Over the last few months there have been a number of high profile vulnerabilities exposed across vendors, so how can you ensure you keep your network secure?
You'd be surprised how much of the basics get overlooked, but getting these right can make the world of difference to your network security. Here are a few simple steps and best practices you can take today to protect your network, which are applicable to both your network at home or in a business/corporate environment.
Update Your Software
Keep the software running on your router/firewall up to date Much the same as with your computer or smart phone, the software on your router will be regularly updated by the manufacturer. Even a new device will have sat on the shelf for several months and will benefit from an update before installation. To do this, log into the web interface of your router and consult the user guide for your device. This will have specific instructions on the update process.
Do Not Open Up Remote Management To The Internet
This will prevent attackers from connecting to your device to attempt to login or use the exploit. Remote management of devices may feel like a convenience, but by limiting the number of points of access into your network, the more secure it will be. Sometimes the benefit outweighs the risks, but don’t take any decision to reduce your security lightly.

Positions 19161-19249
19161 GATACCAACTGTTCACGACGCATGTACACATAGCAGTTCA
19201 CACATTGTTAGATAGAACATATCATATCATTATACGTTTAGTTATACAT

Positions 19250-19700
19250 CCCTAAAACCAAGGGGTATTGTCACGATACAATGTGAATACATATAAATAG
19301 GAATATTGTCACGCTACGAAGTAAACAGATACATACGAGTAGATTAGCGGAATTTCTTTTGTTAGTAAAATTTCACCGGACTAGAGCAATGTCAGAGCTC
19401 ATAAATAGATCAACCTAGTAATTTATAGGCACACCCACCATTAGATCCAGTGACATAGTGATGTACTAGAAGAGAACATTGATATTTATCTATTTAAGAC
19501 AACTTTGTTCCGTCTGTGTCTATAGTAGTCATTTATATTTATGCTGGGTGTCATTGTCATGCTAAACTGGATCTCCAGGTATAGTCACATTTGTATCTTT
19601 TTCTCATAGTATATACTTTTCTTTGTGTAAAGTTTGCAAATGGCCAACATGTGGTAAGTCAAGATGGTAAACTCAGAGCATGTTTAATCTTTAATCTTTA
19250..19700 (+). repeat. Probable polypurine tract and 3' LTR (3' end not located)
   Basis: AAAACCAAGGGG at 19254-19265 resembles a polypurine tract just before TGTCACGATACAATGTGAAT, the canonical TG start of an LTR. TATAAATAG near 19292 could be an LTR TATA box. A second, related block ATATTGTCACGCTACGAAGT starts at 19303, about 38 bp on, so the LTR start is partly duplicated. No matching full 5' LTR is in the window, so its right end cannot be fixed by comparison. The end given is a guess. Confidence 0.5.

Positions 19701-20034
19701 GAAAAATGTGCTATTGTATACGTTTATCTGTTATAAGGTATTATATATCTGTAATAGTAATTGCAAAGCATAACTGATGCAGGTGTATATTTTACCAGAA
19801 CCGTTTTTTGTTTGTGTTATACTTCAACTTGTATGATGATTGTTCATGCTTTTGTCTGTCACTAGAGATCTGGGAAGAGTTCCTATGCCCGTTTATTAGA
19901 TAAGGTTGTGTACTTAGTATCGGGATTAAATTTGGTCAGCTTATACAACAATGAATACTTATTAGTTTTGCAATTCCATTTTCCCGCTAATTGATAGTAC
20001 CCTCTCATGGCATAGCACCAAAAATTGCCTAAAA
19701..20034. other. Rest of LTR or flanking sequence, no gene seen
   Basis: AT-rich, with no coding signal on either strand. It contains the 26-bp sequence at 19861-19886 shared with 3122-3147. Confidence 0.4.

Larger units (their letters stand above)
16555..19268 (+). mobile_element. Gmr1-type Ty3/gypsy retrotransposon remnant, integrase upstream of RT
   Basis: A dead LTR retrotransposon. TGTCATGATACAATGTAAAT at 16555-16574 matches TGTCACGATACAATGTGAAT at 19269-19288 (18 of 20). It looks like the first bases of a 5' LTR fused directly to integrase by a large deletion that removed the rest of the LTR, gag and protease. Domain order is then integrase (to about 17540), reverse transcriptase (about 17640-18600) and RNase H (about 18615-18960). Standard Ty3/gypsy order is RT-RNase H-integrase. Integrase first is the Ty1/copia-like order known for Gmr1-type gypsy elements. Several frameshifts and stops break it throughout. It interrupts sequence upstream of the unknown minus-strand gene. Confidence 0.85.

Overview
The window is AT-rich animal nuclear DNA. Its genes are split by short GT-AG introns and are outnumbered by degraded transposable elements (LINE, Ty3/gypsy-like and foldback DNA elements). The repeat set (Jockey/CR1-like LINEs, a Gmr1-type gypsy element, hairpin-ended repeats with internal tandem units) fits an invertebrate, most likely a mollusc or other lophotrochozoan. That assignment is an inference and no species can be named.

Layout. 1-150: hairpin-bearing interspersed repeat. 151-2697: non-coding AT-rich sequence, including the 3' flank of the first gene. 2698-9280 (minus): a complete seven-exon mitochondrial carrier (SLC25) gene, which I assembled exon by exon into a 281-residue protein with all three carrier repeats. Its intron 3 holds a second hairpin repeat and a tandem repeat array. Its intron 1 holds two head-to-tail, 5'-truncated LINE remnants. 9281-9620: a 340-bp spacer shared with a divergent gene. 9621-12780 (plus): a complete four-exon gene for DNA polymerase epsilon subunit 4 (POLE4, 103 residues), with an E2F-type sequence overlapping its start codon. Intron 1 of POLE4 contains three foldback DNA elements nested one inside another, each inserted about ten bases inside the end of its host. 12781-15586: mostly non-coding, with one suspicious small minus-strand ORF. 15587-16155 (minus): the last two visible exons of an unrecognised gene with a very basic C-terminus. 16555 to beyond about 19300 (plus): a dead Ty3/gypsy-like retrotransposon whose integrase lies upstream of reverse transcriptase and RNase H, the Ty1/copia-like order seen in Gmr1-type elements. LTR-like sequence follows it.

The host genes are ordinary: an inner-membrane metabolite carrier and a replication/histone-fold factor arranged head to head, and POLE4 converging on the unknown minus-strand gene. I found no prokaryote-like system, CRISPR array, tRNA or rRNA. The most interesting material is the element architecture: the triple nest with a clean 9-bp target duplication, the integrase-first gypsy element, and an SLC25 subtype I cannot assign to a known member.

Don’t Disable The Firewall
The firewall is key to protecting your network. All too often we find networks where previous support providers have taken drastic and quite frankly lazy steps to make something like a VoIP system work properly by simply disabling firewalls on servers, PCs and routers. Do not do this! Take the time to configure a firewall properly and you can make anything work (while still maintaining a high level of security).
Set/Change The Password
Never leave a device set with the default password or leave it blank. This is a popular way that attackers can access you network without having to put in any effort.
Change The Default Wireless Name and Key
Not only will this make your network more secure, but it will almost certainly be easier for you to remember. Make sure the new key is suitably secure, a short phrase is best. If your router has a Guest wireless feature built-in, consider using it. This will mean your visitors don’t have access to your corporate (or home) network.
Once you have put all of the above into practice, consider getting a network professional to inspect your network. There are commercial services called Penetration Tests which will externally scan your network to assess for these types of vulnerabilities. Search for a local provider, or by all means contact BirchenallHowden to discuss these sorts of assessments and services in more detail.